12 9 Johnston (2005) CRM should be related to strategy, managing the value, the use of data, the acquisition of customer knowledge and the diffusion to the appropriate stakeholders and the development of relationships with customers as well as integrating processes across the many areas of the firm. Some authors emphasize the fact that CRM is more than just technologies and define it as an issue of strategic process (Nguey et al. 2007; Gummesson, 2002). Others define CRM as customer life-cycle management process (Nancarrow et al. 2003) or simply information technology (Shoemaker, 2001). Consequently customer relationship management is often equated with CRM technology which is seen to be one of the reasons for implementation failure. This is a result of companies forgetting the importance of the CRM strategy in addition to the earlier presented fact that the definition of CRM is not understood. In this study CRM relates to a comprehensive set of strategies united that with potential marketing and information technology creates profitable and long-term relationships with customers and other stakeholders and as a way to maximize both value and profitability through satisfying customers. (Buttle 2009, 4; Payne & Frow 2005; Ngai 2005) CRM provides opportunities to use data and information to understand customers and more importantly, co-create value with customers. To accomplish the ultimate objective of CRM, improve shareholder value in the organization, an integration of people, processes, operation and marketing capacity is required. The integration is enabled through information, technology and applications. (Buttle 2009, 4; Ngai 2005) Viewing CRM as a strategic process for managing customer relationships is emphasized thorough the study. The focus is on how to create value both for the customer and the company with well defined strategy and appropriate technology. Due to the various definition of CRM the authors way of dividing CRM process levels differs as well. Some say that CRM consists of strategic, operational and analytical CRM (Payne & Frow 2006; Iriana & Buttle 2006) where as others claim it to divide into operational, analytical and collaborative CRM (Fayerman 2002). This emphasizes the importance of different aspects according to different authors. In figure 2 the three levels of CRM used in this study are presented (Iriana & Buttle 2006).

13 10 CRM Strategic CRM: strategy development process & value creation process Operational CRM: multichannel integration process Analytical CRM: information management process Figure 2: Strategic, Operational and Analytical CRM (Iriana & Buttle 2006) Payne and Frow (2005) originally presented the framework (see Figure 2) that included five interrelated cross-functional processes; strategy development process, value creation process, multichannel integration process, information management process and last but not least, performance assessment process. These levels are divided into strategic, operational and analytical CRM. (Payne & Frow 2006; Iriana & Buttle 2006) After examining what CRM systems are, these different levels of managing customer relationships are presented with help of the Figure CRM systems Customers are the core of the business and the profit of the company is dependable on the relationships with them especially in B2B industry (Buttle 2009;. Leonidou 2004; Chen & Chen 2003) Therefore the most important goal is to retain customers and gain strategic advantage over competitor by successfully managing the operative tools for the business processes and capturing valuable customer data. (Nguyen et al. 2007) By choosing the appropriate applications to support the strategic decisions and customers needs companies can achieve competitive advantage. Nguyen et al. (2007) describe the CRM system as an information system that tracks customers interaction with the firm and allows employees to instantly pull up information about the customers. It involves front office customer touch points such as sales, marketing and customer service through interconnected delivery channels. Through these channels the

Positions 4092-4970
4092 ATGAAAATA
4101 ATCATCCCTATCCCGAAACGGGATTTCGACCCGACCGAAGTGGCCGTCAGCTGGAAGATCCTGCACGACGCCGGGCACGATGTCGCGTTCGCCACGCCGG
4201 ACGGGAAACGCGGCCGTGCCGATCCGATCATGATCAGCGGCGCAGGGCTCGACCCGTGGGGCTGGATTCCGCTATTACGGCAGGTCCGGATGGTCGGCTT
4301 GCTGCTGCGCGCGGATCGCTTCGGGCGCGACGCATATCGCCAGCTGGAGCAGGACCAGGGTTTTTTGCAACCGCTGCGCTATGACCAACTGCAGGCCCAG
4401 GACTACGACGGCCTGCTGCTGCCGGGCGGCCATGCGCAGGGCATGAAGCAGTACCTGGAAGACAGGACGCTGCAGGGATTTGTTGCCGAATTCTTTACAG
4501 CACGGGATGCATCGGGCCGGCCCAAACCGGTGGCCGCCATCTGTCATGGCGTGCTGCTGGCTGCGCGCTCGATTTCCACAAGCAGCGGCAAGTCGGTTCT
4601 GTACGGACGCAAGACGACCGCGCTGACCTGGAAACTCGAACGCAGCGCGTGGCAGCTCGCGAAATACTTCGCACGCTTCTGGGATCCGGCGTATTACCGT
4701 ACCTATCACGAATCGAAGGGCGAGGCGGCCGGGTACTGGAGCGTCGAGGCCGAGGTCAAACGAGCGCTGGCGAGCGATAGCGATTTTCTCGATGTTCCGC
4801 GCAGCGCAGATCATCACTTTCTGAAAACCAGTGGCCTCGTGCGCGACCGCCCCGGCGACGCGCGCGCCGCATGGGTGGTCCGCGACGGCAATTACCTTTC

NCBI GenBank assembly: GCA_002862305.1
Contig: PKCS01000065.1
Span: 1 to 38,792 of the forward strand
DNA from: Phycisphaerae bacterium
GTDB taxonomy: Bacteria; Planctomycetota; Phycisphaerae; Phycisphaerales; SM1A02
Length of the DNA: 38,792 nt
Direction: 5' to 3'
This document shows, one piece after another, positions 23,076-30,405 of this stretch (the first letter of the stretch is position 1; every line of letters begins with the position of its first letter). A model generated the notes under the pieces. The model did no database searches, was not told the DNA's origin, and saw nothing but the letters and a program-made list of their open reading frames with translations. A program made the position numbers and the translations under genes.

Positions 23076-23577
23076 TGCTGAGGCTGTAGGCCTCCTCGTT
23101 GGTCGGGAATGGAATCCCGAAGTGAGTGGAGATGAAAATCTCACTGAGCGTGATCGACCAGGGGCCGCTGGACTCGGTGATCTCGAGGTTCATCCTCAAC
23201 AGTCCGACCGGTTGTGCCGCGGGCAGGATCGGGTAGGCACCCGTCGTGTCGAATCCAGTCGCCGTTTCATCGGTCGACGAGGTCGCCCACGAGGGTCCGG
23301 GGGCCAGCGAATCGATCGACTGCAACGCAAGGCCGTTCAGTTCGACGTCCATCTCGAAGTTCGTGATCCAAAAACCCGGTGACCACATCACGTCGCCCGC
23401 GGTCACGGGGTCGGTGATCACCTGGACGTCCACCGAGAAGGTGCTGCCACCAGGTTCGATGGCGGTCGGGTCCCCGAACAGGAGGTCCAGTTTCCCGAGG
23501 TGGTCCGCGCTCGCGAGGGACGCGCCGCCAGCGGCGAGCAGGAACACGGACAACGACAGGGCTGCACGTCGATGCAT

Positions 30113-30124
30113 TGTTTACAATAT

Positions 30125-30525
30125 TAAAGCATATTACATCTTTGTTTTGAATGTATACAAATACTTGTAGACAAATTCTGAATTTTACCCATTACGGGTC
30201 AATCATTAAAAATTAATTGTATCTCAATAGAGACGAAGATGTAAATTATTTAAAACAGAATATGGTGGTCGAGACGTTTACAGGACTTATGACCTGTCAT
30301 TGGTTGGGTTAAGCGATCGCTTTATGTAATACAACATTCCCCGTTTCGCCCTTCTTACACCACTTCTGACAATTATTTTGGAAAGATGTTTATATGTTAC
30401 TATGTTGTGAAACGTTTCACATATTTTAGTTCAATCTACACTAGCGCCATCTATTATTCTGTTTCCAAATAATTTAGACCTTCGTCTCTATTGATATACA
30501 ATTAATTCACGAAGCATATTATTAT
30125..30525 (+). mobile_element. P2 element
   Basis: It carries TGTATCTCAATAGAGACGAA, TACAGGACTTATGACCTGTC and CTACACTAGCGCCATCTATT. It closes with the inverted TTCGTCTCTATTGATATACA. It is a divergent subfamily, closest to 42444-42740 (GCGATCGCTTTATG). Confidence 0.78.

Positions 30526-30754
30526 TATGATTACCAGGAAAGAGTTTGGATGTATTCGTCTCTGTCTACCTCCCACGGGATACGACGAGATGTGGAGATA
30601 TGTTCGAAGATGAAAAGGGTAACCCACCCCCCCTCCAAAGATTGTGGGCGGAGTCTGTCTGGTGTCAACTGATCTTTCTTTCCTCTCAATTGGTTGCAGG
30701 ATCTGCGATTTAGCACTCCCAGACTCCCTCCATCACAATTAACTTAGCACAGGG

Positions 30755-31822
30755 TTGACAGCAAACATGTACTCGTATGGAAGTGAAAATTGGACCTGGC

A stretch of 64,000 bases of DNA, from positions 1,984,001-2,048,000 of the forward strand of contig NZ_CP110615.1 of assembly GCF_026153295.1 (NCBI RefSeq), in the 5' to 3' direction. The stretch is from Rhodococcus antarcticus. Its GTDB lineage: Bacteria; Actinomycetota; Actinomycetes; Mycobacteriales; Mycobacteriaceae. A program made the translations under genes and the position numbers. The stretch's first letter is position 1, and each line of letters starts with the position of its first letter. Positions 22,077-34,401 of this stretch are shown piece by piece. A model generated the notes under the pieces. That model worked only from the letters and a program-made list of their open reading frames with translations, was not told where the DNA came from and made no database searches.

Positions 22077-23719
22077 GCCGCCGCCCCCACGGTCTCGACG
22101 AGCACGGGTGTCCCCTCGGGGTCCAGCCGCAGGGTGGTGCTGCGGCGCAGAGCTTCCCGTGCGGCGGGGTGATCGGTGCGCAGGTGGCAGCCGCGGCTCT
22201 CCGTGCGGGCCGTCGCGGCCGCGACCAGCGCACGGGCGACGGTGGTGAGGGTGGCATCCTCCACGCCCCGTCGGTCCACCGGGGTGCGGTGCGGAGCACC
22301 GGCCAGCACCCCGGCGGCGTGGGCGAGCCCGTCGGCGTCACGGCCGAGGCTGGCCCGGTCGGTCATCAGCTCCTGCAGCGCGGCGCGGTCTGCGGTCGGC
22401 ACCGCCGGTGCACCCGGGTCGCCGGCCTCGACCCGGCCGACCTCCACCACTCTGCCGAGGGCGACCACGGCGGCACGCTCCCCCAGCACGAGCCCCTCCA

14 11 objective is to create value for both the customer and the organization and nevertheless, enhance the rapid response to customers needs. (Anderson 2006; Mishra & Mishra 2009) CRM system is an information base that stores valuable customers interaction within the firm and therefore allows the employees to use this information to analyze the customers. Therefore a successfully implemented CRM system can provide competitive advantage for companies to survive through the powerful competition in today s market. Companies could increase customer loyalty, better customer service, knowledge in information gathering, sharing and organizational learning. (Nquyen et al. 2007; Kotler 2004) CRM system creates a comprehensive view of customer behavior allowing company to easily identify the best customers. The aim in implementing CRM system is not to maximize revenue from single transaction but to deepen the relationship with the customer as a result of offering better service to the customers. (Teo et al. 2004; Chen & Popovich 2003) CRM system is often integrated with other decision support systems such as Enterprise Resource Planning System and Supply Chain Management. With the integrated systems companies can better manage and share the information knowledge in terms of planning, acquiring and controlling across all channels with the help of the systems. This can lead into maximized abilities to create customer value and increased profits. (Nguyen et al. 2007; Richardson & Jones 2008) In addition to increasing information knowledge within the organization the system also improves sales efficiency and effectiveness as sales team has more information about the customers and therefore can affect customers brand image. This enables also individual marketing, customized products and better pricing by segmenting customers. In customers point of view the customer service quality is improved as a result of using a CRM system. The service is based on better knowledge and therefore the customer loyalty can be improved which could lead to the increase of customer equity. (Richardson & Jones 2008; Chen & Popovich 2003) Consequently it could affect the companies public image and by doing so, improve the value that the organization receives from the relationship. Benefits of CRM are described as critical link between CRM initiatives and the development of customer equity that should be measured to reach effectiveness (Richardson & Jones 2008). Numerous authors have presented the core benefits of using CRM which are presented in Table 1. By capturing customers action can the organization increase the knowledge of the customer (Leigh & Tanner 2004; Mithas et al 2006). This can be seen as an opportunity to